So for example: if you add a page on your CMS, you will have to rebuild your entire application in order for it to be served successfully. In contrast, if you use fallback: true, when someone requests a page that’s not generated yet, the user will see the page with a loading indicator. Shortly after, getStaticProps finishes and the page will be rendered with the requested data. From now on, everyone who requests the same page will get the statically pre-rendered page. 👍

getServerSideProps #

If you export an async function called getServerSideProps from a page, Next.js will pre-render this page on each request using the data returned by getServerSideProps. Looks similar to the getStaticProps API, except that you don’t have to specify a getServerSidePaths - because it’s all dynamic on the server side.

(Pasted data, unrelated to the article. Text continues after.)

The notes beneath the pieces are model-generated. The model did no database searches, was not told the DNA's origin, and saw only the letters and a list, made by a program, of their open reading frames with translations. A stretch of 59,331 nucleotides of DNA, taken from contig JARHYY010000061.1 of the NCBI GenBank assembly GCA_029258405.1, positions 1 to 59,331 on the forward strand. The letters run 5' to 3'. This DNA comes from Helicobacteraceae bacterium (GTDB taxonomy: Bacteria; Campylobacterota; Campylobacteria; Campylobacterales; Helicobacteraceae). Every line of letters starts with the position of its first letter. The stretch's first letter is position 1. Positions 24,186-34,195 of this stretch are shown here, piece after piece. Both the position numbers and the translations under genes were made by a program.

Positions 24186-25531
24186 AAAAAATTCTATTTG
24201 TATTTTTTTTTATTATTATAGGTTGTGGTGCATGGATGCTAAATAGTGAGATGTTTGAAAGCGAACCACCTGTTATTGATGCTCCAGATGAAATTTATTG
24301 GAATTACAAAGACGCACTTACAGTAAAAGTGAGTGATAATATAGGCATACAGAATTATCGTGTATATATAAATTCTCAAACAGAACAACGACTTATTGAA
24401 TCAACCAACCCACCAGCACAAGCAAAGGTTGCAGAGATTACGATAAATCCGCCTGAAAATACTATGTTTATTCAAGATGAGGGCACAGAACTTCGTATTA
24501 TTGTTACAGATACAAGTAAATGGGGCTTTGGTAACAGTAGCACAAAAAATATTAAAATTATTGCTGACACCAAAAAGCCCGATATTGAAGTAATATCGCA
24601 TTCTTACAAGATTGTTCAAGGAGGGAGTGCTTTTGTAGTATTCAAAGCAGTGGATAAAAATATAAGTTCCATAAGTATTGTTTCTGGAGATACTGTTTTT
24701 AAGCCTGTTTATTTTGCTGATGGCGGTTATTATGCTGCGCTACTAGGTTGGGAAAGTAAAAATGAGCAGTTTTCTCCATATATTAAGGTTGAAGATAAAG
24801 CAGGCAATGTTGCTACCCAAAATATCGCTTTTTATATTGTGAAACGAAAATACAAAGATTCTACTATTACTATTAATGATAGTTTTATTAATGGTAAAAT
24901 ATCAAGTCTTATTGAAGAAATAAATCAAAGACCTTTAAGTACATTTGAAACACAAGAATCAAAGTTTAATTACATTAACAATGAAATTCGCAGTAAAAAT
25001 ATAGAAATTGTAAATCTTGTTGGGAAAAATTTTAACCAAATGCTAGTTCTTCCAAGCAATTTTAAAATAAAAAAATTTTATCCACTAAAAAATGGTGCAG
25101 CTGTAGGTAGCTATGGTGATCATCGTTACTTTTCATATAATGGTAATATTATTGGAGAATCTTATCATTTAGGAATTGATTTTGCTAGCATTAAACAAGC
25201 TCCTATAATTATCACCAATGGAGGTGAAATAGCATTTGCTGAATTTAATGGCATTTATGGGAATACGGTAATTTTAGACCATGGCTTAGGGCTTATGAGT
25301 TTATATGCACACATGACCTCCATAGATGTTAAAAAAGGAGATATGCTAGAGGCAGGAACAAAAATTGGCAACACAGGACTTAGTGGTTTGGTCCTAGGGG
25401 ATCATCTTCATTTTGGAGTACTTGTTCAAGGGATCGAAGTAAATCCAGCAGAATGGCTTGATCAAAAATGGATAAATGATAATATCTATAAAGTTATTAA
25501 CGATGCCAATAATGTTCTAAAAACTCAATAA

export async function getServerSideProps(context) {
  return {
    props: {}, // will be passed to the page component as props

Is how you would use it. There are 3 extra keys in the context object:

You should use getServerSideProps only if you need to pre-render a page whose data must be fetched at request time. Time to first byte (TTFB) will be slower than getStaticProp because the server must compute the result on every request, and the result cannot be cached by a CDN without extra configuration.

That’s all for this article - in this article, we covered fetching the data using plain client-side JS, two React Hooks libraries, and also the specialty of Next.js, getStaticProps and getServerSideProps.

Hopefully, now you have a little more understanding about data fetching with this great React framework! 😇

Licensed under CC BY-SA 4.0

web javascript react nextjs

Published on 2020-05-04

Buy me a coffee if you liked this article!

Donating means a lot to me and supports my writing and my open source projects/contributions!